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SXSW

SXSW's Online Harassment Summit Nods At The Problem, But Finds Few Real Solutions

The summit took place under high security at a venue removed from the main conference.

The South By Southwest Interactive conference in Austin is a celebration of the fun, camaraderie, and innovation of the Internet, but in recent years the event has been forced to take a frank look at the darker side of the web—harassment and bullying.

This year the conference organizers facilitated an event called the Online Harassment Summit, a gathering of victims of online harassment and industry representatives who might be able to come up with constructive ways to do something about the problem.

Last year, SXSW organizers had to cancel a couple of panels related to the Gamergate controversy, in which female gaming developers were showered with online hate and even death threats. One of the poster children for the controversy, Brooklyn-based gaming blogger Caroline Sinders, took part in this year's summit. Another event featured a group that said it was concerned about ethics in gaming journalism but was widely considered sympathetic to the male members of the gaming community who took part in the harassment.

This year's day-long summit took place at a Hyatt Regency across the river in South Austin, somewhat removed from the main conference downtown. Many were worried about potential security problems at the event, as Gamergate remains an emotionally charged issue for many.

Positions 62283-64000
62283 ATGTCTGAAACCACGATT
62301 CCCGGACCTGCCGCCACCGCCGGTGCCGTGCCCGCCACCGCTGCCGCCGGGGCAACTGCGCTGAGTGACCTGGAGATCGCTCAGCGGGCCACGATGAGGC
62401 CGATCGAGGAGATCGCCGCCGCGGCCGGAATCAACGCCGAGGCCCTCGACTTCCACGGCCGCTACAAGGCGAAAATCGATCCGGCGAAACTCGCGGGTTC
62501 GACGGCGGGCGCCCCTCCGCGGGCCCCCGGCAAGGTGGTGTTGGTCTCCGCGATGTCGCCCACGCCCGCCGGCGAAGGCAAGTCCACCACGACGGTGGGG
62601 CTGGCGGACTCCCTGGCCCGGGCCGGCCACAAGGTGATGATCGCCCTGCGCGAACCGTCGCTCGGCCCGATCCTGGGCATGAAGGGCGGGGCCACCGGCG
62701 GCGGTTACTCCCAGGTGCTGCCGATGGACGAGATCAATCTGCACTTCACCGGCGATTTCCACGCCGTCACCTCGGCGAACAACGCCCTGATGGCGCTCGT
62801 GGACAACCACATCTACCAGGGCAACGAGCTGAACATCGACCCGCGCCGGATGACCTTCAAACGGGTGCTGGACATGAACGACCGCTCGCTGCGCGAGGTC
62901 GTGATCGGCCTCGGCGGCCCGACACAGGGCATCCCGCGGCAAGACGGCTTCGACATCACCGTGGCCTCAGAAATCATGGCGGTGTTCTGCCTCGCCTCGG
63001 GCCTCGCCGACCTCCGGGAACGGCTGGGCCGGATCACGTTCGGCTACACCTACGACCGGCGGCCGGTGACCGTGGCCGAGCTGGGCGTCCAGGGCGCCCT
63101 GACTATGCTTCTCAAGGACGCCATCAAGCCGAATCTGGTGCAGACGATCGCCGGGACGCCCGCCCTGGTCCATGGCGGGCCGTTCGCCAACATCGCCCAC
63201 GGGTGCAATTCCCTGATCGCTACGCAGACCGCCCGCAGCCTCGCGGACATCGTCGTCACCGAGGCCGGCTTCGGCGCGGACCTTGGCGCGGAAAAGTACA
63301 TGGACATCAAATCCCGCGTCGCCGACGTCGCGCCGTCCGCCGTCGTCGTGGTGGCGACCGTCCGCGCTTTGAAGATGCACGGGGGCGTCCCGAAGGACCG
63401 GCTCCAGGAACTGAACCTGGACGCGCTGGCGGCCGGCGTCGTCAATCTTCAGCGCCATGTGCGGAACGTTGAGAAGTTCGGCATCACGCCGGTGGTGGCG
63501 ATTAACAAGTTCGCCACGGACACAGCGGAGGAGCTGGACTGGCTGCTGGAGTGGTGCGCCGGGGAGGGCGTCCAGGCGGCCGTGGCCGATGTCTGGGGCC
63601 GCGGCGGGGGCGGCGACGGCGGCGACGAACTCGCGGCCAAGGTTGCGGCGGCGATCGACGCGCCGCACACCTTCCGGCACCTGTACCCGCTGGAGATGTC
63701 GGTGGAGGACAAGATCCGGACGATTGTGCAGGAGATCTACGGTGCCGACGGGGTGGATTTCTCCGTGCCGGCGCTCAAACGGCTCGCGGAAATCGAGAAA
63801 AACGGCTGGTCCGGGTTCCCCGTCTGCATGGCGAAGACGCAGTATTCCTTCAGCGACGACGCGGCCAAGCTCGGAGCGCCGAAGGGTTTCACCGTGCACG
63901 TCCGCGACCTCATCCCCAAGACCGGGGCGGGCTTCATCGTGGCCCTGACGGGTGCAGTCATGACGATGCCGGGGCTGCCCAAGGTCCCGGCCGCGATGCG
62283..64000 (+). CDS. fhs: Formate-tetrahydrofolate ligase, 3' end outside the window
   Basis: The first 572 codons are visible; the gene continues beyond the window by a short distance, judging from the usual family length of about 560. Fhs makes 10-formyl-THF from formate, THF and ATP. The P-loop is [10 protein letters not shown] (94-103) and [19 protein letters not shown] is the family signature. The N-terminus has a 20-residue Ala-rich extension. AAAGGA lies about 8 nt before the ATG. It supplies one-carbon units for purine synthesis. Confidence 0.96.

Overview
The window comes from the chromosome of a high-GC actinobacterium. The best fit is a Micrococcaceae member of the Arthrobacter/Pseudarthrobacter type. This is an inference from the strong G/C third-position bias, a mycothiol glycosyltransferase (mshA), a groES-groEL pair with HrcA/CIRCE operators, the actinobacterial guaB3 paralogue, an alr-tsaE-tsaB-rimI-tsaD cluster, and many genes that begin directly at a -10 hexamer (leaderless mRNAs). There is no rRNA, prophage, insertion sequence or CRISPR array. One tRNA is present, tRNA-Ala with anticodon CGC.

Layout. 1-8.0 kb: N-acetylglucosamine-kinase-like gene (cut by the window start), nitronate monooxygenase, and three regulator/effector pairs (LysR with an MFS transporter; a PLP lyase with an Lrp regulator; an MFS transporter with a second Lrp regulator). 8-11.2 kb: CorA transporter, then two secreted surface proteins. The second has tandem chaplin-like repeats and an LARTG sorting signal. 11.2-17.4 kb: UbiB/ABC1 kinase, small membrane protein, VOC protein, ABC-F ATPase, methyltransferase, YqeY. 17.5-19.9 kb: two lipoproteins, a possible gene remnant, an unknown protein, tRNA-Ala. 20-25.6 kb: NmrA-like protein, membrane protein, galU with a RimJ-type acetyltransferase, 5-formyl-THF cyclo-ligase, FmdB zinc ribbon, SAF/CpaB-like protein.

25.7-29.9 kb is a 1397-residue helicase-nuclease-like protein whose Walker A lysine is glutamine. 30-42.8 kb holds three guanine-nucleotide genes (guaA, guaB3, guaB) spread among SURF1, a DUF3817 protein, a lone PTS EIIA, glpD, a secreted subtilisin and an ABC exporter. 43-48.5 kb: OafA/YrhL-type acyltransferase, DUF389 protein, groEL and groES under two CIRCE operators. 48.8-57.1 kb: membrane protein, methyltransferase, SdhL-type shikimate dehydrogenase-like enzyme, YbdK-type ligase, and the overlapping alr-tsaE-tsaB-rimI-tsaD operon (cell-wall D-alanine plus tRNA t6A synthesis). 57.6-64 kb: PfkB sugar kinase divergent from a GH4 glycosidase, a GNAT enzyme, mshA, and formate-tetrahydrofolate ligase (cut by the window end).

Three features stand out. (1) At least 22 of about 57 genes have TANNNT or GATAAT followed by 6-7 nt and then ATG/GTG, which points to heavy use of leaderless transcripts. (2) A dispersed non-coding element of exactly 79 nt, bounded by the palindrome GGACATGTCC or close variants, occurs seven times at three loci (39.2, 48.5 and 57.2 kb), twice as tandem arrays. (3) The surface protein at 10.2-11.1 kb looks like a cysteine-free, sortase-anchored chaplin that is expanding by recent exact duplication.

Fortunately, the summit went off without any incidents. Attendees said the police and security presence was "noticeably high," reports USA Today. Summit attendees even had to have their bags checked, and panels at the event opened with a statement directing attendees to "act responsibly and treat each other with respect."

Sinders told the BBC that the out-of-the-way location of the summit says a lot about how the tech industry regards the issue of harassment. She says the industry has begun to acknowledge that harassment is a real problem, but has made little real progress toward fixing it in a systematic way.

"I worry at a place like [SXSW], because it was thrown together so hastily, it was more around talking about harassment and not about solving harassment," Sinders said.

Executives from Facebook, Google, Cisco, and IBM sat on some of the panels. Facebook's head of policy management, Monika Bickert, said monitoring and enforcing rules about harassment and hate speech on the social platform is difficult because hate speech comes in so many forms, and because it's often the context in which a comment appears that determines whether or not there are hateful intentions behind it. She estimates that Facebook gets a million reports a day of possible hate speech violations on the social network.

Also speaking was Brianna Wu, a developer of games aimed at women, who was forced into the middle of the Gamergate controversy after she was targeted by violent and misogynistic threats—some of them death threats. Wu called on social media companies like Facebook to do more to police and stop harassment on their networks.

Wu, who noted that her husband and even her dog had also been threatened, took particular aim at YouTube and Reddit, among other platforms where Gamergate supporters meet, claiming that they aren't proactive enough at removing offensive content, reports the New York Times. "I can’t say this clearly enough: Reddit is failing women in every marginalized community spectacularly," Ms. Wu said. As the Times noted, policing content is a mammoth undertaking—considering that users upload about 400 hours of video a minute to YouTube and Reddit has hundreds of millions of regular monthly users.

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